Random notes from a security-aware software engineer, open-source advocate and occasional lecturer.

Set Network to use DHCP

⚠ Warning: Remember that you are modifying your network configuration. Make sure to have a backup plan in case you lock yourself out.

Having changing IP addresses can cause problems for Proxmox. That is why the default behavior is to configure static addresses. Please evaluate your environment before following this guide.

Why I went with DHCP

I wanted to bring some Proxmox servers to an enterprise environment. This means that if I want to get a device deployed, I have to:

This means that even with DHCP, I have a static IP address guaranteed unless I specifically request a change.

Still, my first deployment used static IP addresses. That worked great until I requested the server to be moved from the data center internal network to the external network so that our developers can access the machine from home. That is when I get a net IP in a different network segment assigned. That is also, when my server had an invalid network configuration, and I was unable to access it.

Not great when you work from home and access to your data center is restricted to internal personal only. Luckily, I still had access through the server’s (horrible) remote management console and was able to resolve the issue. Nevertheless, that drove me to using static IPs assigned via DHCP.

By now, I almost always use DHCP for Proxmox, using my network infrastructure to assign static IP addresses. I do that even at home, where accessing a device directly is relatively easy.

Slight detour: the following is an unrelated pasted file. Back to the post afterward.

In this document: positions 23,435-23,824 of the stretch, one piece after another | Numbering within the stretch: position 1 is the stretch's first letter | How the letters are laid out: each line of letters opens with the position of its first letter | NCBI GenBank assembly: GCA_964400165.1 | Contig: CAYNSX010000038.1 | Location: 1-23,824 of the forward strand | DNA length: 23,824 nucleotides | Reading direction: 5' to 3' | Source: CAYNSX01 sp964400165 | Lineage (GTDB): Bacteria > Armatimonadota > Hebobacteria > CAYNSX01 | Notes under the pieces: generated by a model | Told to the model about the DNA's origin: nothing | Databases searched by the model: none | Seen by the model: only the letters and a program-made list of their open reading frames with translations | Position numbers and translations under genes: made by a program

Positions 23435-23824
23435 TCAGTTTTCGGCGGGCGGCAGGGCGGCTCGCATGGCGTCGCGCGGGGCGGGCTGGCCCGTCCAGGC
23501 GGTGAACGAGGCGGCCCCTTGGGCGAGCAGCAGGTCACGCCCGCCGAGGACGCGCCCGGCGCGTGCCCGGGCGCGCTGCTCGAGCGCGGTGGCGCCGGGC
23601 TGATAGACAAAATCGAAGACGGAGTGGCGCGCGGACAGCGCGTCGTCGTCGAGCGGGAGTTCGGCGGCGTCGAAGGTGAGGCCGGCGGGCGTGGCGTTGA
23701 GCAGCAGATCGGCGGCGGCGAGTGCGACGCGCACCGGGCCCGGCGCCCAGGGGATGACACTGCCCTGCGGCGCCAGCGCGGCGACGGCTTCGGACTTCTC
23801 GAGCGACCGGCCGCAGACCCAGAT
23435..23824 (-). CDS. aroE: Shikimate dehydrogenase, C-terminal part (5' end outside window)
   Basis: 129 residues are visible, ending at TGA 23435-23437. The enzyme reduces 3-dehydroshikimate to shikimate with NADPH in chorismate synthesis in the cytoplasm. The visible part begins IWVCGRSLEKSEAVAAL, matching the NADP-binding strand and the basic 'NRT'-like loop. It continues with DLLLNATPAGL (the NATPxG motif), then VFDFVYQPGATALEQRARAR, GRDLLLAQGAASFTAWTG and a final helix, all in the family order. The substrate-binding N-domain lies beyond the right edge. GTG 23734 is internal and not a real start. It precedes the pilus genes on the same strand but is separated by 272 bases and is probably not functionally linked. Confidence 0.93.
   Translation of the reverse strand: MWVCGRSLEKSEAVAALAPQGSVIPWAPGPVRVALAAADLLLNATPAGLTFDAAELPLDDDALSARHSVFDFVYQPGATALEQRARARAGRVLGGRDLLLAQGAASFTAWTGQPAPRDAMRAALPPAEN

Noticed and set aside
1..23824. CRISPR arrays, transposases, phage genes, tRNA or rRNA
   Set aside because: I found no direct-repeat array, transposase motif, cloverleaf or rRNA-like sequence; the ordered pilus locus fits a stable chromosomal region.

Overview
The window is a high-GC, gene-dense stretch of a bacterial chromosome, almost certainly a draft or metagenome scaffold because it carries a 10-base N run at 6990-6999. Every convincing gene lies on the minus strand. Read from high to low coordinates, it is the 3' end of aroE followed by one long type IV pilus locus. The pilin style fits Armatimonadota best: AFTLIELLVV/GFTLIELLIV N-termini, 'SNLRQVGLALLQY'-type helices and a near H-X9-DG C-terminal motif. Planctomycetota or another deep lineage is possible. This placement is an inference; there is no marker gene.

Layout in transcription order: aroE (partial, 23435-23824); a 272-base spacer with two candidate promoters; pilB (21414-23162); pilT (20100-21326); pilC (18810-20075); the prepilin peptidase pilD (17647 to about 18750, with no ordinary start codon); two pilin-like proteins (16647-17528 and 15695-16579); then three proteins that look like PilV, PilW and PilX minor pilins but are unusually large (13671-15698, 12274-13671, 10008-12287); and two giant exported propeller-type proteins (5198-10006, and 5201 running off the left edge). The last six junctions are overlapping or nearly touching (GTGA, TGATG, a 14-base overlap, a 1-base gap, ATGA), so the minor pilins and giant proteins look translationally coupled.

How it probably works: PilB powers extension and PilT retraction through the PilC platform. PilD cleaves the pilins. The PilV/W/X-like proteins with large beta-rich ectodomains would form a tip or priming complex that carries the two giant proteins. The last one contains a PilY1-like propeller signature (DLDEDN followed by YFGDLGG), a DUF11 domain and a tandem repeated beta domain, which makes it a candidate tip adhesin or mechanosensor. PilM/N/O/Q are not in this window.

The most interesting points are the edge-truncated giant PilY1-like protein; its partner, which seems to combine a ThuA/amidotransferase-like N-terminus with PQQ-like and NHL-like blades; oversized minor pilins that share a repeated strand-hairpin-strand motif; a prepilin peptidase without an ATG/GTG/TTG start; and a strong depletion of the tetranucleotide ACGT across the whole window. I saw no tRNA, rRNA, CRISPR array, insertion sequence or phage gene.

Network Configuration

To enable DHCP, on your server, edit /etc/network/interfaces. You should see a configuration like this (interface names may varry):

iface vmbr0 inet static
        bridge-ports enp5s0
        bridge-stp off
        bridge-fd 0

Modify this block and turn it into a DHCP configuration:

iface vmbr0 inet dhcp
        bridge-ports enp5s0
        bridge-stp off
        bridge-fd 0

Configure Hostname

You should also make sure your hostname is properly configured. You can set the hostname using the tool hostnamectl:

❯ hostnamectl set-hostname

To verify it is set correctly, use:

❯ hostname

Finally, make sure, the hostname is entered correctly in /etc/hosts. The file should look somewhat like this:      localhost.localdomain localhost proxmox

Dynamic Host Configuration

On a Proxmox server, when updating the IP address, /etc/hosts must be updated as well. That is why just enabling DHCP can cause problems.

If you can use your infrastructure to ensure IPs do not change, that’s great. If not, you can use dhcpclient hooks to automatically update this file. To do that, create a new file /etc/dhcp/dhclient-exit-hooks.d/update-etc-hosts with content like this:

if ([ $reason = "BOUND" ] || [ $reason = "RENEW" ])
  sed -i "s/^.*\\s.*$/${new_ip_address} proxmox/" /etc/hosts

I don’t usually use this, but it may be helpful in some cases.

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